Choosing to Serve

The astonishing fact is that frontline employees have 99% of customer contact but yet, in almost all companies, they are the lowest paid and least appreciated of the work force.

Continent John Tschohl

 

It happens everywhere, but only American makes it a social science. Collecting data, developing principles and making a body of knowledge that can be taught, and what is it? Customer Service, something that John Tschohl of the Service Quality Institute speaks, teaches and lives in worldwide tours at public and client seminars. The idea he says, is simple, the hard part is to cascade down to every employee.

Unfortunately, even more difficult, is to convince top management Customer Service as a management discipline ranks alongside marketing and finance. If I think of my service role models, the list is short because my take on customer service stresses operational factors as much as the importance of interpersonal skills of frontline employees.
The tone has to be set from the top. Chief Operating Officers who identify customer service as a force multiplier of product, price, package, promotion and placement, start by installing policies and procedures that don’t stand as obstacles to sales. A customer experience strategy looks at the now and takes out the irritation of nonsensical administration. This does mean that management trusts and believes in the innate integrity of employees, otherwise after strategy, the next factor, empowerment of frontline employees, becomes problematic. Education and training activity cannot be a one off. If staff turnover is 30%, in three years no one from the original group is left. Continuous training becomes a meaningless routine unless every four months a new idea comes up and my Institute’s extensive library of courses and programmes are there for the buying. Speed of doing business is essential. Why is it London’s Metrobank opens an account in 20 minutes when all other banks in the UK stretch out the process to two weeks? The fourth strategy factor, service recovery, gives a route for when things go wrong. The frontline employee responds by recognising the failure, but not evading the complaint, uses common-sense and acts because he or she is empowered to decide and proposes compensation. These four factors, making it easy for the customer to do business, educated and empowered employees, speed of transactions and service recovery, make for a strategy of customer service excellence.
Who are my service role models? Very few and predictably, with one exception, none in Russia. The exception was the great service to be had in Russian restaurants. Metrobank and Apple, both new companies have taken customer experience to new heights with stunningly beautiful retail interiors and speed of doing hassle free business. Metrobank, Apple and Amazon majored on service and speed and spent nothing on advertising, relying on favourable word of mouth to establish reputation.

Russian customer experience is way less than the people deserve and what strikes me as an absolute waste of money is the unnecessary heavy robot-like security. Is Security there to protect the stock from external thieves or is it there to prevent the staff from theft? If the last then empowerment becomes impossible, it cannot happen in the absence of trust.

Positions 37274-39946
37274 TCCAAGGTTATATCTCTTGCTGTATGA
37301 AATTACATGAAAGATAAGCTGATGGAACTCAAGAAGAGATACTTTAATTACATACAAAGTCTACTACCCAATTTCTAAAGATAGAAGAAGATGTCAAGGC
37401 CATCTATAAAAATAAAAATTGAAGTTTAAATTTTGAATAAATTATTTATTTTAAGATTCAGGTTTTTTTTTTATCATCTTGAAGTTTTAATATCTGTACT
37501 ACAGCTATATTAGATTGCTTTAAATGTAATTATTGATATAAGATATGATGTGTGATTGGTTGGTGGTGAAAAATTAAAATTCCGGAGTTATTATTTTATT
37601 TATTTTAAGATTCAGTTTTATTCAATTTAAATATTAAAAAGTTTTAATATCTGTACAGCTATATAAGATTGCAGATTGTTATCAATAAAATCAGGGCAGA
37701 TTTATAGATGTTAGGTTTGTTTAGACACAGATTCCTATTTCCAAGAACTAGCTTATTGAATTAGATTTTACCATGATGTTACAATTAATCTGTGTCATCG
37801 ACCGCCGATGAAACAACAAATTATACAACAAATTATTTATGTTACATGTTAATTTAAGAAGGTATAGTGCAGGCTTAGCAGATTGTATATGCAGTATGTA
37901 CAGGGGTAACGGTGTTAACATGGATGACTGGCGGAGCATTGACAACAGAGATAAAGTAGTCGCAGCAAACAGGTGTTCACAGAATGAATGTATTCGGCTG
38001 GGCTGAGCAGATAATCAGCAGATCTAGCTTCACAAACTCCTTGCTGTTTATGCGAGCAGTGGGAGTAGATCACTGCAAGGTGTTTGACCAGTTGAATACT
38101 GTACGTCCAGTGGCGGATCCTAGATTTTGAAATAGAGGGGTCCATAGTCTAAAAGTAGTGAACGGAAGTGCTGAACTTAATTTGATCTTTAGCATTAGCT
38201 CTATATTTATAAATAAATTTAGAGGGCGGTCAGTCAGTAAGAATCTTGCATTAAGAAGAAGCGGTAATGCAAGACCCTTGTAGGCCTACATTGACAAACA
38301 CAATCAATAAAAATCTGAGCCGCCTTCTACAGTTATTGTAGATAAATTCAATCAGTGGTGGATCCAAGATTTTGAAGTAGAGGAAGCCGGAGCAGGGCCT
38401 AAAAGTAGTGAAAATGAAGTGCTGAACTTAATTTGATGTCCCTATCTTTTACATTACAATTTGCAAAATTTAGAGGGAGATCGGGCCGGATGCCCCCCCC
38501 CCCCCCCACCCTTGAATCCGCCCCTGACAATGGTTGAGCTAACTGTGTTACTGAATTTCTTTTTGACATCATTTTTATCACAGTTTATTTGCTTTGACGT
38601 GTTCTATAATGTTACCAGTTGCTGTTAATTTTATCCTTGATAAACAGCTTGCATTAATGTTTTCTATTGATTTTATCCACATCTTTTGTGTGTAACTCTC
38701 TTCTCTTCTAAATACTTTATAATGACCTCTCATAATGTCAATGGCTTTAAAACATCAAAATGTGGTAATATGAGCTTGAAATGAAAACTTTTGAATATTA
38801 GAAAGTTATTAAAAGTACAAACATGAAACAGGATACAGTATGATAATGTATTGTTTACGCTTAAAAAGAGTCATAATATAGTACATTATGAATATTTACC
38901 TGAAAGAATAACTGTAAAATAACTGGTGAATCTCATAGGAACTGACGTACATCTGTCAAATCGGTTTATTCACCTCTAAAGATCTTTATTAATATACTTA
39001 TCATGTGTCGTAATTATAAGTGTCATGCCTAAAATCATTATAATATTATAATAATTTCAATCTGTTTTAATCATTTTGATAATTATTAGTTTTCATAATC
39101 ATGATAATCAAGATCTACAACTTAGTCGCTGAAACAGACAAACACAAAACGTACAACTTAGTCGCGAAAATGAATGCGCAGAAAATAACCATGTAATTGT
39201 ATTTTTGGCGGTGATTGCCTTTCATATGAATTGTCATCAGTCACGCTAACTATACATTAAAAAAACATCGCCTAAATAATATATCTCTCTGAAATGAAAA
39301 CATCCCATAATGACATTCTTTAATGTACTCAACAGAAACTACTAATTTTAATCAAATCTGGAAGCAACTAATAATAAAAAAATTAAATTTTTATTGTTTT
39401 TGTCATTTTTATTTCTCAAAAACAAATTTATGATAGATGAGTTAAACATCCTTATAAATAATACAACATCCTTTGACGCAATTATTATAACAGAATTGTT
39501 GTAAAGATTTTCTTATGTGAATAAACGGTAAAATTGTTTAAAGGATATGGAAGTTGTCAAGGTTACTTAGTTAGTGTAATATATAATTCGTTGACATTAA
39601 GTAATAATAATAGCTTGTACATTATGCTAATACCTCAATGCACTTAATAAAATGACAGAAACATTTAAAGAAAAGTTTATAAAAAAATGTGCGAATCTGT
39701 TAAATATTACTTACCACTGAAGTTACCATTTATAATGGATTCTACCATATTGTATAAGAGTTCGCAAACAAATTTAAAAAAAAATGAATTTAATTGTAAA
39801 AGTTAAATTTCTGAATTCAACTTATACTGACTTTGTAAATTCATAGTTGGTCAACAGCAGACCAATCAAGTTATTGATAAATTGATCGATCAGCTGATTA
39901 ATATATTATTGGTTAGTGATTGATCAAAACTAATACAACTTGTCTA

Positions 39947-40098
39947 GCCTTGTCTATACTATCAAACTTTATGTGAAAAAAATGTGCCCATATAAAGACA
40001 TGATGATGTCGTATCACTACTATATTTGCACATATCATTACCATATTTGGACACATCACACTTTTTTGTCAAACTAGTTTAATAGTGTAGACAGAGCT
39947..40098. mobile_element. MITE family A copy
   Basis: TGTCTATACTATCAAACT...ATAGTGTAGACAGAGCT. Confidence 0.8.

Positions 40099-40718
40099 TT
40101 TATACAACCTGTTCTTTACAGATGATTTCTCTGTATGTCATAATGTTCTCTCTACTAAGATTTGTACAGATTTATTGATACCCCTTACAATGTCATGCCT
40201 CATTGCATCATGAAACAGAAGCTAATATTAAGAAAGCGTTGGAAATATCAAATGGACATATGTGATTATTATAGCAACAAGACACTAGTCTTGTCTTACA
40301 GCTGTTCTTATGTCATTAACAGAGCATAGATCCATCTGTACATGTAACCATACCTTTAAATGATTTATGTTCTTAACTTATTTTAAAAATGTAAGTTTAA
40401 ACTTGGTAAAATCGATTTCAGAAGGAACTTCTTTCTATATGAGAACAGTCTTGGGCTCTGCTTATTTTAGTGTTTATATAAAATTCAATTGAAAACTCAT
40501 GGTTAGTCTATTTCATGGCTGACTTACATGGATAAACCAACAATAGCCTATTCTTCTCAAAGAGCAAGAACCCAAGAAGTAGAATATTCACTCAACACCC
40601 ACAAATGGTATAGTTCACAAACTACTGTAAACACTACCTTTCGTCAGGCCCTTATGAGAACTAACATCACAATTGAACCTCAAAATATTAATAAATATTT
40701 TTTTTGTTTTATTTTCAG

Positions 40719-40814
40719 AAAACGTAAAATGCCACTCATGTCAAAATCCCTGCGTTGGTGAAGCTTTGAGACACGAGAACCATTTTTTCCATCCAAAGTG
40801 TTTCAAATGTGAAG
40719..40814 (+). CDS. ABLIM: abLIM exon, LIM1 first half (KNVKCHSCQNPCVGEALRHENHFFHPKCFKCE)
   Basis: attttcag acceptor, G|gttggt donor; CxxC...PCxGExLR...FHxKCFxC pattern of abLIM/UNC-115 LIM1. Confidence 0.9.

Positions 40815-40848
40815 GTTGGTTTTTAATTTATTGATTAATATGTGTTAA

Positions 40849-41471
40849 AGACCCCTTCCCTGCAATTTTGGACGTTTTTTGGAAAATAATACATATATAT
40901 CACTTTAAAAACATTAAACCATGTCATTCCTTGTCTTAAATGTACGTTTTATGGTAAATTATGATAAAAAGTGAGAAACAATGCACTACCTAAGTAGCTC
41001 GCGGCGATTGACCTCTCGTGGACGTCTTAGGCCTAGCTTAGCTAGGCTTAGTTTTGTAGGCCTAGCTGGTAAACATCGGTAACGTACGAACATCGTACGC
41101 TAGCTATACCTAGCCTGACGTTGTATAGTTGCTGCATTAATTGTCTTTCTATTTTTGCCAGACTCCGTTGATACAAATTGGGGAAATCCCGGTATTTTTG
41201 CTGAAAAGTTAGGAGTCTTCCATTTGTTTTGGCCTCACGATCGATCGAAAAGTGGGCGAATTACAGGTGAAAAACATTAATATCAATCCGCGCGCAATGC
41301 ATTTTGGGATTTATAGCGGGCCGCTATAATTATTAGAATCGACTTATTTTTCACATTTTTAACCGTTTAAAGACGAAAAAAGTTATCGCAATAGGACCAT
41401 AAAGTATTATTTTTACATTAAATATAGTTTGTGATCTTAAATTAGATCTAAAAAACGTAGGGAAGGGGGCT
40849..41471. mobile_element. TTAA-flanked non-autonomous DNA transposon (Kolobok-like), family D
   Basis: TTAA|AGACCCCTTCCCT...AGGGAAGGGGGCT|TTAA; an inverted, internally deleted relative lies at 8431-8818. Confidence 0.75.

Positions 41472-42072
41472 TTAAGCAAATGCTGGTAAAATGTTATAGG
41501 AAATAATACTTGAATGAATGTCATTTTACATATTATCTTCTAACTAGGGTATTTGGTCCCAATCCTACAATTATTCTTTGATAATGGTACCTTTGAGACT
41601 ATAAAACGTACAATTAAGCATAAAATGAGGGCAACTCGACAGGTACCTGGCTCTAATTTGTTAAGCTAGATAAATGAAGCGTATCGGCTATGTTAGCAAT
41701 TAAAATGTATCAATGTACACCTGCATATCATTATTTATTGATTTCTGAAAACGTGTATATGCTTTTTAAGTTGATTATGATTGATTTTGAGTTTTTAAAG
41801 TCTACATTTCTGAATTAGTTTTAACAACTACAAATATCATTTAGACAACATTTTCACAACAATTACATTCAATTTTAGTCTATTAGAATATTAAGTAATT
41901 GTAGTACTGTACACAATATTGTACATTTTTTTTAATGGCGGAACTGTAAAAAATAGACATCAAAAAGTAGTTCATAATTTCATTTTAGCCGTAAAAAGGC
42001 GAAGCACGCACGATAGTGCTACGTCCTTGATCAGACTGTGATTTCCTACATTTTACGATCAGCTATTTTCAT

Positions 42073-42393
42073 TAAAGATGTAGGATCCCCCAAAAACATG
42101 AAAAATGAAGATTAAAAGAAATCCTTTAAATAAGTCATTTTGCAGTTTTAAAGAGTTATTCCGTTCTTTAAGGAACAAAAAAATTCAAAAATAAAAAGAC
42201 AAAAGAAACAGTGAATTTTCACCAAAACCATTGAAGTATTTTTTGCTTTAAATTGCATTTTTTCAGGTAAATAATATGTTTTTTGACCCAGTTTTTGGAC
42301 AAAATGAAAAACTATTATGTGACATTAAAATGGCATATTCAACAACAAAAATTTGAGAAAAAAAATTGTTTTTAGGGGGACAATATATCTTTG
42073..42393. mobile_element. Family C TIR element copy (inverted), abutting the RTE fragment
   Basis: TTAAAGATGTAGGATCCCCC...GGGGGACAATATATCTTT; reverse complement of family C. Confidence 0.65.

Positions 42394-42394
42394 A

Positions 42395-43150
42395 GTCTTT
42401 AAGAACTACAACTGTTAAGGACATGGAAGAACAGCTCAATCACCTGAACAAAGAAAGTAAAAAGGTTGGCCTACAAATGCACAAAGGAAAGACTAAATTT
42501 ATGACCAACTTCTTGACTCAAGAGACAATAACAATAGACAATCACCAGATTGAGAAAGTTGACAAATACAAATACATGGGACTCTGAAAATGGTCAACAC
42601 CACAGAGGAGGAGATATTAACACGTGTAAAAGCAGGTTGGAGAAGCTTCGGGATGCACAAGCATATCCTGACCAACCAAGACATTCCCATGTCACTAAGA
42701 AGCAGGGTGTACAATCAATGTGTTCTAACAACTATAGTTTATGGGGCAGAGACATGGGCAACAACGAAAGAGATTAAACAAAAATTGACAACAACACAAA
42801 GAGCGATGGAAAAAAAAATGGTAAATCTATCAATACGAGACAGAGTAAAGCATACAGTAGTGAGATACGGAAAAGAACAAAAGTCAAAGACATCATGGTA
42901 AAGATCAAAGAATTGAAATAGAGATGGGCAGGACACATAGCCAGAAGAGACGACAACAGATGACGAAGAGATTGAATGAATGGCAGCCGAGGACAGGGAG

Maybe what is missing is good hiring processes. Do these companies hire the best or anyone with a pulse? The astonishing fact is that frontline employees have 99% of customer contact but yet, in almost all companies, they are the lowest paid and least appreciated of the work force. This cannot be right and it is not rocket science to design programmes that put focus on customer service through well trained and highly motivated people. And it isn’t as if it is expensive. The labour cost on the income statement is already there and doesn’t adversely change through making better use of the human resource.
My client list is currently seventy-two leading corporations world-wide. A strong showing in the US starting with all four branches of the US armed services through to banks and retail. Central America is a significant business region, especially in Mexico. African clients are in Zimbabwe and Botswana and strong in South Africa with a focus on the retail banking sector. In Russia we have four clients, currently Sberbank and Rolf and in the past Mirax Group and the World Trade Centre.
As a speaker and trainer, I have to be eternally careful not to assume that because it works in Kansas it will work in Kazan. The American culture is not exportable as if it were something out of Hollywood. At home, frontline employees smile as they greet the incoming customer, who expects this greeting. Outside of London I’ve noticed that the British absolutely hate what they call the Service Industry Smile, with connotations of insincerity and, in their eyes, worst of all, the Have-a-Nice Day on departure. In the US this works by lubricating the wheels of business, but what Russia. I don’t think so; a more restrained approach is called for but it would not change the national culture if receptionists did at least smile on someone’s approach.
Preparing for working with the 8,000 employees of Rolf’s car sales and service outlets, we made four unannounced visits and in each one the reception was not so much hostile as exhibiting complete indifference. One salesman could not answer the question, what are your best prices? Except by saying I’ll have to ask my manager. One wonders what he thought he was there for.
My interest in Russia goes back 30 years and in that time the changes have been phenomenal. Can quality of Customer Service make the same quantum leap? I am going to try and be part of it. Russian management has only to decide to use imagination and intelligence and choose excellence.